“Microsoft Groove’s core concept is the shared workspace , which consists of a set of files to be shared, plus some aids for group collaboration. Groove users can create workspaces, add documents, and invite other Groove members to a workspace. A user that responds to an invitation is made an active member of that workspace. Each member has privately editable copy of the workspace. Users interact and collaborate in the common workspace which is a private virtual location. All changes are tracked by Groove, sent to all members and all copies of the workspace are synchronized via the network in a peer-to-peer manner.”
This exactly describes Tonido Workspace as well. Tonido Workspace allows you to setup a shared workspace that is shared among a set of group members. Each group member needs to have Tonido installed and the Tonido Workspace application enabled. A group member can invite another group member to be part of the workspace. Once they accept, they will get a privately editable copy of the workspace. Users interact and collaborate via the workspace. These changes are tracked by Tonido workspace, sent to all members of the group via the Tonido P2P network.
So in this post, we will describe some of the features of Tonido Workspace and how it compares with Microsoft Groove.
Before we do that, let us look at the base set of features that Microsoft Groove has and compare that with Tonido Workspace. Instead of using the usual set of hundreds of features most sales materials use, let’s look at a list of general features as listed on a slashdot posting.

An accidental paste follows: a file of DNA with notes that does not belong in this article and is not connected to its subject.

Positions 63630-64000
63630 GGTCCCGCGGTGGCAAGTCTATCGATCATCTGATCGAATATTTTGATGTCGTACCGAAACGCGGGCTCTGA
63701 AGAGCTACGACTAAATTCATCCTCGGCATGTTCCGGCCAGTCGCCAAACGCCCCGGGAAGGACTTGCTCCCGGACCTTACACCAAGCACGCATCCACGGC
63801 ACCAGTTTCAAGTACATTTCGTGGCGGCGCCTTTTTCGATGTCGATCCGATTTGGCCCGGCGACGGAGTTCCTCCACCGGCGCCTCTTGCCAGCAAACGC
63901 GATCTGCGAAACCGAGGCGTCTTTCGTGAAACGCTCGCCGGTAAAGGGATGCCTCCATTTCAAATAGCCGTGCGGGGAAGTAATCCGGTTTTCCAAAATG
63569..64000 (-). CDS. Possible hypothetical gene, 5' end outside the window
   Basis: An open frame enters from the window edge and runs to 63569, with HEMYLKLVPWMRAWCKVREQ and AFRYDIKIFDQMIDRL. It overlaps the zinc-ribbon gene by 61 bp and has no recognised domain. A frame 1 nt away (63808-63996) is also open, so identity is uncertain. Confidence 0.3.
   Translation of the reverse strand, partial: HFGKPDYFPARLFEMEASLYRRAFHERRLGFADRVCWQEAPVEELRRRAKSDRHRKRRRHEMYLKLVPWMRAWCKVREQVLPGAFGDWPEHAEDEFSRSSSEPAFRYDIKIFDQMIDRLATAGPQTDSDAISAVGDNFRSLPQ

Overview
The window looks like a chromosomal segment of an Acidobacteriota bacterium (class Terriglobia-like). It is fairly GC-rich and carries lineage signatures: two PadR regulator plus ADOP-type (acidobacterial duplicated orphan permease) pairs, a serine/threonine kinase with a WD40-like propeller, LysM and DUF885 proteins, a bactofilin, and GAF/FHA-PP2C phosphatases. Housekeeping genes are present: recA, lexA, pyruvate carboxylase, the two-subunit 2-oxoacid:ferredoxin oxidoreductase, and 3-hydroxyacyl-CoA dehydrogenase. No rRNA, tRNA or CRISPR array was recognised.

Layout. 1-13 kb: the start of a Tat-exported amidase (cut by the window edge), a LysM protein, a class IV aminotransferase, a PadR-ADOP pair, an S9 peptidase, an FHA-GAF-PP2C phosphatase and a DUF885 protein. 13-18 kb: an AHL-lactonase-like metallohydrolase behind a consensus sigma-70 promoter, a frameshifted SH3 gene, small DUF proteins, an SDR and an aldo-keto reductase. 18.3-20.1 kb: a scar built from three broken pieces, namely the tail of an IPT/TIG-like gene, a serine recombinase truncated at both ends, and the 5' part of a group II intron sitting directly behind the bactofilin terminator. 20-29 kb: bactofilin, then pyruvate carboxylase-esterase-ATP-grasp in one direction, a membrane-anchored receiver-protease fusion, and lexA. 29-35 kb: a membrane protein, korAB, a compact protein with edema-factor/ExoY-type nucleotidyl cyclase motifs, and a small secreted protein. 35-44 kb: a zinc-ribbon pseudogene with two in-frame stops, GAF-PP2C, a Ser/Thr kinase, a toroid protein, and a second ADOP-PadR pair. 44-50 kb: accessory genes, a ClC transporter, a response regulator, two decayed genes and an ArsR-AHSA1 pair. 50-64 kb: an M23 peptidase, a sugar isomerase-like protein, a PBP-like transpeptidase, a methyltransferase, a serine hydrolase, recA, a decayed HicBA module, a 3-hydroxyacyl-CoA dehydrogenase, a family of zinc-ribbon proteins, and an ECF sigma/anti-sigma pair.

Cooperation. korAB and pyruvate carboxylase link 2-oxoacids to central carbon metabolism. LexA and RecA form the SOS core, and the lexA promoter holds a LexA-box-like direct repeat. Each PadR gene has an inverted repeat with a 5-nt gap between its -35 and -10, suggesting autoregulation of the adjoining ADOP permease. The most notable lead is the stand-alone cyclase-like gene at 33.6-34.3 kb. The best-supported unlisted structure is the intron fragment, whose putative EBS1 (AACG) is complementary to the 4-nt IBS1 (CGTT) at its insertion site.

1. It’s a rich client in a Web 2.0 world – which means you will see people running it on an airplane (also, incidentally, where you don’t see any Web apps running)
Tonido Workspace is a rich client in a Web 2.0 world. It works online or offline, whether you are at work, at a customer site or on a plane.
2. It runs a distributed directory, so people can collaborate across organizational boundaries without requiring IT to modify directory systems (a challenge that has been vexing the industry for at least 15 years now)
Tonido Workspace uses a fully distributed identity management of Tonido Network. People can fully collaborate across organizations. And if your enterprise requires it, you can run your own custom Tonido Domain Server (TDS), with fully custom IDs (email@example.com)
3. It navigates across firewalls to create a “live” peer-based connection between Groove users – features are presence, awareness, instant messaging, and a whole raft of collaborative tools like file sharing, calendars, discussion threads, and customizable forms.
Tonido Workspace runs on top of the Tonido P2P network. Tonido P2P network establishes fully direct p2p connection between Tonido Group users. Tonido Workspace shows whether a peer is online or offline, chat and a bunch of collaboration tools like a shared calendar, discussions, tasks, contacts and files.
4. Security is built-in from the ground up – every user is authenticated, which has proven to effectively limit spam, viruses and other malware, and all work is protected with FIPS-approved 192bit AES encryption on disk and over the network.
Tonido Workspace runs on top of the Tonido P2P network. Every user is authenticated, all network transmission is via 256 bit AES encryption. Encryption support for Workspace data on disk is coming soon.
5. Trust. Only the people designated to read information you choose to share will have the keys to unlock it. That means that an errant sys admin cannot view Groove workspaces or intercept data intended for another recipient.
Workspace data is transmitted directly between peers. It is never transmitted to third-parties, never relayed through the Tonido DS. The data transmitted across the wire can only be unencrypted by the other party; since the shared key for the session is setup using Diffie-Helman key exchange.